If we hadn’t been born sisters I’m convinced Fate would have somehow made a connection between Annie and me. Growing up together (there’s a mere eighteen months between us) we made a captive audience of two watching film noir movies on television. We lost ourselves in The Maltese Falcon, Double Indemnity, Laura. Our active imaginations molded us into Gene Tierney or Mary Astor or Myrna Loy, complete with dressing up in what could only be described as our self-designed, 1940’s Hollywood garb (we could have given Edith Head a run for her money). Playtime fantasies gave us the chance to escape danger on a stormy night, driving a 1940’s roadster down a rain-slicked road, a gun coolly hidden inside a coat pocket just in case we needed to use it on a bad guy. And there would be a bad guy. We followed Charlie Chan, the Thin Man, and Bogie while they sifted through clues, ruled out suspects, and solved the question of whodunit.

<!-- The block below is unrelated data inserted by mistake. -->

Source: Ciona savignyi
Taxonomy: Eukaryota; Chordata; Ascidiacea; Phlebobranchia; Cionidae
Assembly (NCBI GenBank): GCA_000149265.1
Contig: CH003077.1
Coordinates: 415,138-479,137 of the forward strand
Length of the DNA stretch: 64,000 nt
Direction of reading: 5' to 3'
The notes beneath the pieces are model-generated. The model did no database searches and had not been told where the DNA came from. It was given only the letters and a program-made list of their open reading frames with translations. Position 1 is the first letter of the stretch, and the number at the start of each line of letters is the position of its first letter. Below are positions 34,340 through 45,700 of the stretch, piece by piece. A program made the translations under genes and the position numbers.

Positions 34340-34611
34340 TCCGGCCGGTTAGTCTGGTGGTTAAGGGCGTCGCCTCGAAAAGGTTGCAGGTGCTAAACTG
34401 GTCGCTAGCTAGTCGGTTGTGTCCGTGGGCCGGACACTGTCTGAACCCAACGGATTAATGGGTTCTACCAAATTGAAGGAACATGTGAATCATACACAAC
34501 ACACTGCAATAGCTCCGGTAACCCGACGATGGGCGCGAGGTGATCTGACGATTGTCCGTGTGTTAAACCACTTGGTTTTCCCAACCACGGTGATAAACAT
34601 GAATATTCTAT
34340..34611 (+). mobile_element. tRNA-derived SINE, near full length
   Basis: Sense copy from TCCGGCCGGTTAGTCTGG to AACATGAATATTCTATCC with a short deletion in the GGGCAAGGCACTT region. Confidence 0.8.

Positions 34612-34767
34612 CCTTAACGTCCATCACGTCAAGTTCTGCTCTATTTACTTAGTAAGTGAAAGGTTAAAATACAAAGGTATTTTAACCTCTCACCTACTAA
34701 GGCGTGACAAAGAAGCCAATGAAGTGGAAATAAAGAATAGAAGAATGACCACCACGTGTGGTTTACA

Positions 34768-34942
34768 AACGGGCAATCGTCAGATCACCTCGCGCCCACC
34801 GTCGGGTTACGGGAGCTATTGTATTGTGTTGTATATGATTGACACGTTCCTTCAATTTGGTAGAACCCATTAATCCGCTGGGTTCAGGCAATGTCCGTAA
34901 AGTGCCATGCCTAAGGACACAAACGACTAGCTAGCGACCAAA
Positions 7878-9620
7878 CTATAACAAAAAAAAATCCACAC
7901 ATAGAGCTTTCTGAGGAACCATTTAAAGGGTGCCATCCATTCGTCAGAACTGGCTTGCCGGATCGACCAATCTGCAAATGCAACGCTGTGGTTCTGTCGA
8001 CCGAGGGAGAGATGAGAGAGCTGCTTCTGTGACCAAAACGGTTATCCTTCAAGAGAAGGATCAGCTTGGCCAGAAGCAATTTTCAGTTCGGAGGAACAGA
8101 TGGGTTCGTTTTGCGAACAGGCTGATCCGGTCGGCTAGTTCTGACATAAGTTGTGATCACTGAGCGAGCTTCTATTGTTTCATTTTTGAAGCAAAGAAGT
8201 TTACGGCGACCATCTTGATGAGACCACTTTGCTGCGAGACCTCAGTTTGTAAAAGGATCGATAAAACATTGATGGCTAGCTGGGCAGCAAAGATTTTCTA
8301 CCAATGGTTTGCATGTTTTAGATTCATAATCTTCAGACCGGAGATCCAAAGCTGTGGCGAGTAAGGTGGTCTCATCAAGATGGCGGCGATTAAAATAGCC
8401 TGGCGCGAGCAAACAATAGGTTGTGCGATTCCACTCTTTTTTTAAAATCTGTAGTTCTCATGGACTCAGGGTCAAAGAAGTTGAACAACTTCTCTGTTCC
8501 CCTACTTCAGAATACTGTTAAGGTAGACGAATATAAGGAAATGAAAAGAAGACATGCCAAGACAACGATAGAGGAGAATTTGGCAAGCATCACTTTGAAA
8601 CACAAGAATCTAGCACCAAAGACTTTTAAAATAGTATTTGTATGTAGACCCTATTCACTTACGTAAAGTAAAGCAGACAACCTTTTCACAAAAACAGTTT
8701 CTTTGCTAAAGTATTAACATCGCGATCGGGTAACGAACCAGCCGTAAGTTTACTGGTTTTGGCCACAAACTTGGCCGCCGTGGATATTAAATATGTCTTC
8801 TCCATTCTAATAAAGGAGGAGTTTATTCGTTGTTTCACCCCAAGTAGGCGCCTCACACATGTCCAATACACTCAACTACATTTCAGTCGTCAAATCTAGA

Eventually we outgrew our make believe and shifted to reading mystery books, enjoying the adventures of Mildred Benson’s Nancy Drew and finding red herrings alongside Agatha Christie’s Miss Marple and Hercule Poirot. We read and re-read Murder in Okefenokee by Cecile Hulse Matschat until the book fell apart. Same with Green Jade for Laughter by Maurene Chenoweth, as Tiare solved the mystery of her green jade ring. We sprinkled some Mickey Spillane’s Mike Hammer throughout our reading list, grabbed a bottle of Pepsi and a bag of pretzels, and lost ourselves in the pure enjoyment of reading mystery books.
We have wanted to write our own mystery book for a long time and have finally accomplished that goal with Final Sale. It’s been great exploring the town of Bittersweet Hollow and we’ve run across some friends there. We’re going to stay, at least until the pretzels run out. Rae